## Wirth Problem 15.12

### December 7, 2012

In his 1973 book *Systematic Programming: An Introduction*, Niklaus Wirth gives the following problem as exercise 15.12:

Develop a program that generates in ascending order the least 100 numbers of the set M, where M is defined as follows:

a) The number 1 is in M.

b) If x is in M, then y = 2 * x + 1 and z = 3 * x + 1 are also in M.

c) No other numbers are in M.

Wirth also gives the first six numbers in the result sequence: 1, 3, 4, 7, 9, 10….

Your task is to write a program that finds the first *n* numbers in Wirth’s sequence, and use it to solve Wirth’s exercise. When you are finished, you are welcome to read or run a suggested solution, or to post your own solution or discuss the exercise in the comments below.

Pages: 1 2

A Python version.

[…] today’s Programming Praxis exercise, our goal is to generate the first 100 terms of a mathematical set […]

My Haskell solution (see http://bonsaicode.wordpress.com/2012/12/07/programming-praxis-wirth-problem-15-12/ for a version with comments):

This puzzle can be solved more efficiently in O(n) using an idea from a previous exercise Hamming numbers

My java solution:

import java.util.*;

public class Problem15_12 {

public static void main(String[] args) {

generate();

}

public static void generate() {

ArrayList al = new ArrayList();

al.add(1);

int index = 0;

int x, y, z;

while(al.size() < 200){

x = al.get(index);

y = 2 * x + 1;

z = 3 * x + 1;

if(! al.contains(y)){

al.add(y);

}

if (! al.contains(z)){

al.add(z);

}

index++;

}

Collections.sort(al);

for(int i = 0; i < 100; i++)

System.out.print(al.get(i) + " ");

System.out.println("");

}

}

[\code]

[…] Pages: 1 2 […]

A Clojure solution almost equivalent to the proposed one by using sorted set.

An other one using the algorithm proposed by Cosmin: almost 20x faster

A Python solution using generators. This is equivalent to the Haskell solution above.

Solution in Go that uses a channel to simulate a generator:

That was a neat little puzzle. I ended up working out several ways in both Racket and Python, including a basic recursive solution, a memoized recursive solution, one based on Python generators (which was much cooler until I saw Jan Van lent’s nearly identical solution :), one based on a sieve, and finally one based on priority queues / heaps.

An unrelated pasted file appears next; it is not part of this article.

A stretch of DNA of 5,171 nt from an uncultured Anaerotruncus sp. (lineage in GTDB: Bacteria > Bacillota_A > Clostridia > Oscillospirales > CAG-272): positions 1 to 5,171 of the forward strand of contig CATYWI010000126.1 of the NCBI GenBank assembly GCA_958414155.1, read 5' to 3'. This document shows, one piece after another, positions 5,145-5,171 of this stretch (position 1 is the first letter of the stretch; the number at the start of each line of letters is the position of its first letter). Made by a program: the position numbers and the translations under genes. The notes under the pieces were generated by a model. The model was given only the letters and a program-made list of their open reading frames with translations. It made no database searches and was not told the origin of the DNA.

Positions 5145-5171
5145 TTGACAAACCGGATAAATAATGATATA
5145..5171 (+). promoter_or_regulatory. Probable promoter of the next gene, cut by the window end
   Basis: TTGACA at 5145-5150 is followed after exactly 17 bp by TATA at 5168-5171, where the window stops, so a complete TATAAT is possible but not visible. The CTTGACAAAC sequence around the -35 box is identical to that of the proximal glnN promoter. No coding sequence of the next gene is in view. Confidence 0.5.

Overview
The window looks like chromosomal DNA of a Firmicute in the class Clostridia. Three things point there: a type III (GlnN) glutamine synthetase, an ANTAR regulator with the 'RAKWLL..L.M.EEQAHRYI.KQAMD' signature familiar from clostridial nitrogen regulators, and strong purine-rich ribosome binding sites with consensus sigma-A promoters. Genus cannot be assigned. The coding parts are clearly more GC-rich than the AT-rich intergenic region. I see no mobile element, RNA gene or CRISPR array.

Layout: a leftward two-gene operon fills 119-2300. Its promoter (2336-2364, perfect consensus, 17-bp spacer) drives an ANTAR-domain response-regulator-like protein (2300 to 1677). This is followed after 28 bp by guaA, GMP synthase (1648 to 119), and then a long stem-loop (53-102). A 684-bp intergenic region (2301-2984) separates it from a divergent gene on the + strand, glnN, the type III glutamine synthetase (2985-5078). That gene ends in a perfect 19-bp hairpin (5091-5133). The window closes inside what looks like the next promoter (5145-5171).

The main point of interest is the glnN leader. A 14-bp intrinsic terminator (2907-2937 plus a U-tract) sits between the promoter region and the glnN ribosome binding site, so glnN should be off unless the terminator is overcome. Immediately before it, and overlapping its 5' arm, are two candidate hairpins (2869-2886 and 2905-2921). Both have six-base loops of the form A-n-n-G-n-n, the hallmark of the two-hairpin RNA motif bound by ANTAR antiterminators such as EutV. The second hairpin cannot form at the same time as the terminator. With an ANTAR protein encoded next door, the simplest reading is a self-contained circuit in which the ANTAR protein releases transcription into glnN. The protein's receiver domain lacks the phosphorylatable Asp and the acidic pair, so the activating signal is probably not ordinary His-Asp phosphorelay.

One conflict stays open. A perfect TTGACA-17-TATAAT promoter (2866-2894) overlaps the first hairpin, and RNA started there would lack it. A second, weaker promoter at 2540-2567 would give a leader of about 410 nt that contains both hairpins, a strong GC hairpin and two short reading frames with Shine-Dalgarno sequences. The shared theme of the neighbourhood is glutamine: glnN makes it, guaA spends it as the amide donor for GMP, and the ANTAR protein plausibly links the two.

Here’s the post: Numbers of Wirth

Or you can just check out the code here:

– Python version

– Racket version

var m = new SortedDictionary { { 1, 1 } };

var s = 1;

do

{

if (!m.ContainsValue(m[s] * 2 + 1)) m.Add(m.Count + 1, m[s] * 2 + 1);

if (!m.ContainsValue(m[s] * 3 + 1)) m.Add(m.Count + 1, m[s] * 3 + 1);

s++;

} while (m.Count < 100);

var result = m.Values.ToList();

result.Sort();

foreach (var value in result)

Console.Write(value + " ");

Console.ReadKey();

O(n) solution:

#include

int main() {

int w[100];

w[0] = 1;

printf(“1\n”);

int xi = 1;

int yi = 0;

int zi = 0;

while( xi < 100 ) {

int y = w[yi] * 2 + 1;

int z = w[zi] * 3 + 1;

if (y == z) {

w[xi] = y;

yi++;

zi++;

} else if (y < z) {

w[xi] = y;

yi++;

} else {

w[xi] = z;

zi++;

}

printf("%d\n", w[xi]);

xi++;

}

return 0;

}

Python:

@Brian: That doesn’t quite work as it doesn’t remove duplicates.

For example 31 = 2 * 15 + 1 = 3 * 10 + 1.

The last number for the first 100 Wirth numbers should be 418 rather than 850.

Scratch that, I made a mistake. If you don’t sort while appending the set M, then you don’t get the first 100 numbers in the series (even though you would get them all eventually).

Thanks jpverkamp, I made a change to id and skip dups in the while loop. I won’t post it for the sake of not spamming this comment board with code.

Here my solution to this problem in JavaScript

/*

* Numbers of Wirth

* Solution to http://programmingpraxis.com/2012/12/07/wirth-problem-15-12/2/

*

* Author: Chandrasekhar Thotakura

*/

(function (N) {

‘use strict’;

var wirth = {

queue: [1],

series: [],

insert: function (x) {

var len = this.queue.length, i = 0;

if (len) {

while (i < len && this.queue[i] < x) {

i += 1;

}

}

if (this.queue[i] !== x) {

this.queue.splice(i, 0, x);

}

},

generate: function () {

var head;

while (this.queue.length) {

head = this.queue.shift();

if (this.series.length < N) {

this.series.push(head);

this.insert(2 * head + 1);

this.insert(3 * head + 1);

}

}

}

};

wirth.generate();

return wirth.series;

}(100));

Missed Syntax highlighting and link to gist https://gist.github.com/4261220

Here’s mine in Ruby:

Here’s another JavaScript solution:

Haskell is simplest

m = 1 : mv (\x->2*x+1) (\x->3*x+1)

where

mv f1 f2 = map f1 m `merge` map f2 m

xxs@(x:xs) `merge` yys@(y:ys) =

case x`compare`y of

LT -> x:(xs`merge`yys)

EQ -> x:(xs`merge`ys)

GT -> y:(xxs`merge`ys)

Here’s my solution in Ruby:

Go implementation of cosmin’s solution: http://play.golang.org/p/kGwF3feDzJ

While not the fastest, here’s a very neat one in Python:

Here’s one using SRFI-41 streams:

C# Array solution . link to gist https://gist.github.com/4446769